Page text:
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Humboldt State faces healthcare shortage

One part-time psychiatrist working six hours a week.

Students at HSU are facing a healthcare shortage. Brian Mistler has been the director of the Student Health and Wellness Services for two years.

“I spent the first week on the job really understanding it,” Mistler said. “Students have been telling me weekly how the wait times are increasing and how we need more staff.”

There is one part-time psychiatrist working six hours a week on HSU’s campus.

“Students have trouble getting their medication,” Mistler said. “They have to wait two or three months to see the psychiatrist. Right now, it’s March and he’s booked for the rest of the year.”

Mistler says local hospitals and open door clinics are backed up, and they do not have extra capacity.

“When we send a student off campus often times that means the student just doesn’t get care and then they are forced to leave school,” Mistler said.

There is no Kaiser facility within five hours of Humboldt County.

“We’re isolated,” Mistler said. “Other universities solve this is by sending students off campus to a local hospital.”

Delays in regular facilities maintenance are affecting the current state of the health center. Mistler said the temperature inside certain areas of the facility overheat.

“The lab where we do our blood tests overheats, because the heating doesn’t flow right in the building,” Mistler said. “The temperature gets too hot and we have samples that have to be stored at a specific temperature in order to test.”

Mistler said the student health center building is 20 percent over capacity.

“There is not enough room to hold the staff,” Mistler said.

There are multiple solutions to the healthcare shortage being discussed. One option is telepsychiatry. Telepsychiatry is a video conference with an outsourced psychiatrist in a different location.

“Students would come in the health center, sit in front of a large screen and have a conversation with a psychiatrist who is somewhere else in California,” Mistler said.
“The psychiatrist will work with our team on campus. The student will be able to walk down to the pharmacy and pick up their prescription.”

Health Education and Clinic Support lead Mira Friedman supervises the clinical peer health educators on campus. The peer-to-peer service helps with the clinic’s wait times.

“It allows our medical providers to see more students with complex issues,” Friedman said.

The clinical peer educators are not physicians. They are paired up with a medical provider if they have medical questions. Each peer educator is paid minimum wage.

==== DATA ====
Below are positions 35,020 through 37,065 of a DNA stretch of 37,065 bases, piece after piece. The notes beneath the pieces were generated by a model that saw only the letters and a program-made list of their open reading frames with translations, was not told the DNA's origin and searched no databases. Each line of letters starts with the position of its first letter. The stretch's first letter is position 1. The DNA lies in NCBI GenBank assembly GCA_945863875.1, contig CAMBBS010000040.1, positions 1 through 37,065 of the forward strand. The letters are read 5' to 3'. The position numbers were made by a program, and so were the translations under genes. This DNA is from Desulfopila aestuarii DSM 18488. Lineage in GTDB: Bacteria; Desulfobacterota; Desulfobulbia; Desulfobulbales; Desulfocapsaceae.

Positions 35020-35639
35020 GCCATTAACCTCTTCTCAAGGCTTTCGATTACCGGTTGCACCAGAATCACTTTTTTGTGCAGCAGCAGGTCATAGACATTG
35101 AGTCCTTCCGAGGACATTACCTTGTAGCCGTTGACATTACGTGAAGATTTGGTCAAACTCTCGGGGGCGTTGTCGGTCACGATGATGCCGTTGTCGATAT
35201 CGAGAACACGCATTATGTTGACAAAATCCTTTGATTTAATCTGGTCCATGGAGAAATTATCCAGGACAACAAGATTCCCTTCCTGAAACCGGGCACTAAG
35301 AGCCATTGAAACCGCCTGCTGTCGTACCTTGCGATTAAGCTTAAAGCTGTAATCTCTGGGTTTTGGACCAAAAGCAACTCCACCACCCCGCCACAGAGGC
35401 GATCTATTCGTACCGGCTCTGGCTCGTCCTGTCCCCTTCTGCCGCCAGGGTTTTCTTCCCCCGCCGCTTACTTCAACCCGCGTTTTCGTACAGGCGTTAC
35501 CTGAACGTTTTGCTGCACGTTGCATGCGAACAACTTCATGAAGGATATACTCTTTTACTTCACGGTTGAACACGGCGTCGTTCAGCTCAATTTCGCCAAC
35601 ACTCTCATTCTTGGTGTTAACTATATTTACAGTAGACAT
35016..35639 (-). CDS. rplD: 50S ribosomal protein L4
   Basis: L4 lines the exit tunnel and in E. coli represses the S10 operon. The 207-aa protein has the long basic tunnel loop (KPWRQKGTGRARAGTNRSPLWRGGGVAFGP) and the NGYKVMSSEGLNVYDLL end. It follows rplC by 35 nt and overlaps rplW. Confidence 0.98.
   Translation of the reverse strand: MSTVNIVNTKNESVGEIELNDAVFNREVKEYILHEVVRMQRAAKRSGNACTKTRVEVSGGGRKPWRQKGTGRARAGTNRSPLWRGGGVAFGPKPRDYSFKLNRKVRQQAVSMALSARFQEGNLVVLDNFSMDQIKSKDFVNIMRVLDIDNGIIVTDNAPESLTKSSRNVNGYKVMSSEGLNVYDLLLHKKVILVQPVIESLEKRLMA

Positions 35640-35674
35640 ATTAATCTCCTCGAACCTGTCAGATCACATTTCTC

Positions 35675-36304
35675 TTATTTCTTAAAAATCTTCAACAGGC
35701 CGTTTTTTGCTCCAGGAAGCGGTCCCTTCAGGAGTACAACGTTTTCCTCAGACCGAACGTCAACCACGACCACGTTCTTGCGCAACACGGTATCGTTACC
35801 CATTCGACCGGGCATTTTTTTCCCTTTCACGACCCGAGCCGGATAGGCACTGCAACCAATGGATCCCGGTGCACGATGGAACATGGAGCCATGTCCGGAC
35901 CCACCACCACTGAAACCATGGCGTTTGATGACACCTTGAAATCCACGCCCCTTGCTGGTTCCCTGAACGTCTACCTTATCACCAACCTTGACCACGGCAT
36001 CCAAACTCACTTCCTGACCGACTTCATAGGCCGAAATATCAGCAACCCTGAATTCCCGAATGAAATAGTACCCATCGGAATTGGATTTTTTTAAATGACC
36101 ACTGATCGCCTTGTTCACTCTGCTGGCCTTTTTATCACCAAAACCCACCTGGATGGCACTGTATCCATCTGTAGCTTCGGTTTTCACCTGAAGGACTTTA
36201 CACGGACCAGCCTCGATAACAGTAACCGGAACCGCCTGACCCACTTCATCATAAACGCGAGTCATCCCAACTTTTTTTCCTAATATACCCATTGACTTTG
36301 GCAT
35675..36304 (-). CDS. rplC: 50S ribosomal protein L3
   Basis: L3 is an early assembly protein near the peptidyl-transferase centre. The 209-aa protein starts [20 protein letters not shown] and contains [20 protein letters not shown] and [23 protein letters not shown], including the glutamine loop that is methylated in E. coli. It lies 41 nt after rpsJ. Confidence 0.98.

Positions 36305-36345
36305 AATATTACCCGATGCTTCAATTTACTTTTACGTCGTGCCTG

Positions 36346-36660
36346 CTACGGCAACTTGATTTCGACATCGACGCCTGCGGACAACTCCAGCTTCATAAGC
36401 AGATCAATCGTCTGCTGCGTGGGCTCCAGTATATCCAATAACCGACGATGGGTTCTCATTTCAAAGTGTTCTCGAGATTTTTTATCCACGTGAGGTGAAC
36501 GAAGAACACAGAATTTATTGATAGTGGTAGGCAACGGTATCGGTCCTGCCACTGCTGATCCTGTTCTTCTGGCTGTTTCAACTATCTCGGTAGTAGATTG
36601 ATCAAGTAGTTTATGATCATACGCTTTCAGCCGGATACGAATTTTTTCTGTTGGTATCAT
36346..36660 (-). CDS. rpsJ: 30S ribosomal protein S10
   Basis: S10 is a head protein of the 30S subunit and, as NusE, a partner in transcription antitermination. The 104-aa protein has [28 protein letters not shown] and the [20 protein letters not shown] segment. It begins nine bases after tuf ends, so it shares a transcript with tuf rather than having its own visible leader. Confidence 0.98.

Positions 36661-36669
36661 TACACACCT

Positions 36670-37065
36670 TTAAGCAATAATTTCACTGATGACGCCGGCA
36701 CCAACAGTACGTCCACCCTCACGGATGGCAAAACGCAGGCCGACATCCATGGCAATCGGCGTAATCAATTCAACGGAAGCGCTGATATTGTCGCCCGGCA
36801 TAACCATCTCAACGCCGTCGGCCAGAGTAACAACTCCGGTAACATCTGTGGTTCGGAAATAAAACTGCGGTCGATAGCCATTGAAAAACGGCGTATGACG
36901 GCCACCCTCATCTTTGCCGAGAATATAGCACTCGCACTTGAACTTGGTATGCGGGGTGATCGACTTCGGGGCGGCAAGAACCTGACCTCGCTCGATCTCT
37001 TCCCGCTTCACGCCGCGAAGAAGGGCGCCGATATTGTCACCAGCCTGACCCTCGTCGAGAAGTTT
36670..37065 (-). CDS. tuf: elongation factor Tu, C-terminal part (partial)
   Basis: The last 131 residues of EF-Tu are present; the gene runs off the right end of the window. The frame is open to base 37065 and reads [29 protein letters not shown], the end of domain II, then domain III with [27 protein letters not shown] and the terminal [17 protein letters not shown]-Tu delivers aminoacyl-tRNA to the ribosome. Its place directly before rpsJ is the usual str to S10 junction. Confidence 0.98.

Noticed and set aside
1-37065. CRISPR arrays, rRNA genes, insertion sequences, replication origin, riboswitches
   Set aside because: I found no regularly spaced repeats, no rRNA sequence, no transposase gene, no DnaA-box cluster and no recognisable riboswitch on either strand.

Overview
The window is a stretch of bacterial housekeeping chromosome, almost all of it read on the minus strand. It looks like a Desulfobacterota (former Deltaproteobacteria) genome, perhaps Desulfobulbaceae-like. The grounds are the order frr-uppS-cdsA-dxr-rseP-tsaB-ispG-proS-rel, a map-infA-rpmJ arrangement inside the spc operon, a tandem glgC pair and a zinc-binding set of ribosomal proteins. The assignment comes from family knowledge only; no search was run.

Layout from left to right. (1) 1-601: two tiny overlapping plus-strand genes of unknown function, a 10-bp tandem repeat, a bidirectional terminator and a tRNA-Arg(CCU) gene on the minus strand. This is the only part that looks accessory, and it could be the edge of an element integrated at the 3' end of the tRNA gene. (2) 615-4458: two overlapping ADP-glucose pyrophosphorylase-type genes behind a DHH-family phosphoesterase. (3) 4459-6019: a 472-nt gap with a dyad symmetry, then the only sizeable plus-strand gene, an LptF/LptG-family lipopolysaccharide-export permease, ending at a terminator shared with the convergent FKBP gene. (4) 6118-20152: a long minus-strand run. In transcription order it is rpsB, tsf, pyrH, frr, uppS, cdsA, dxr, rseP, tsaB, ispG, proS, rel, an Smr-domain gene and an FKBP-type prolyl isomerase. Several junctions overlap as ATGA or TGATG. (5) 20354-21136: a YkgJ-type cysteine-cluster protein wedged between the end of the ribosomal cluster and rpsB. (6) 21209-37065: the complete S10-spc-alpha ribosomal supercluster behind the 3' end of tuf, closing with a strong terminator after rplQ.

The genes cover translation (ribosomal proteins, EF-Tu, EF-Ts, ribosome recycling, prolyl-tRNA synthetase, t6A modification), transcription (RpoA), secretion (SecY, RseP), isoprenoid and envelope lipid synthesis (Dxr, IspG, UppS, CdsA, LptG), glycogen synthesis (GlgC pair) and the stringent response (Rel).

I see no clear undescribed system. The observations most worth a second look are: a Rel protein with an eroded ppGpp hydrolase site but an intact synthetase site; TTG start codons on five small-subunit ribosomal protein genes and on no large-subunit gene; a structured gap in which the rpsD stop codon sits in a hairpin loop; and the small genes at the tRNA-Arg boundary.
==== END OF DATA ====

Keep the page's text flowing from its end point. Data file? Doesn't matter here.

Clinical peer educators work a minimum of 10 hours and a maximum of 20 hours a week. Friedman holds weekly staff meetings as well as an individual weekly check-in with the clinic’s peer educators.

Kelsey Meusburger, a clinical peer educator since August of 2017, says she feels empowered helping students.

“I only talk to students who are not showing signs of symptoms,” Meusburger said. “When they show signs of symptoms I refer them to the Gold Clinic.”

The Gold Clinic is reserved for more urgent matters.

The state of the student health center building was designed 60 years ago and has not been updated. The building needs to have repairs made in order to function.

“The front of the building where the roof is rotting,” Mistler said. “We had to replace a beam, [and] that’s why there is construction outside.”

There are two separate fees that go toward health services. One fee is for the physicians, the second is for the health center facilities. Both fees are being proposed to increase in order to improve the current healthcare conditions.

“It would cost about $66 per student per semester to repair. For another $10, a brand new health center could be built,” Mistler said. “It seems like a much better idea than spending a lot of money fixing the current health center.”

The Student Fee Advisory Committee is helping to decide the best way to adjust the health fees and increased funding.

“We can’t provide better service in the current space, [because] we’ve outgrown it,” Mistler said. “Part of the reason we’ve outgrown it is because health services aren’t just the services we provide. Other things that are tied to health is physical, mental and other basic needs.”

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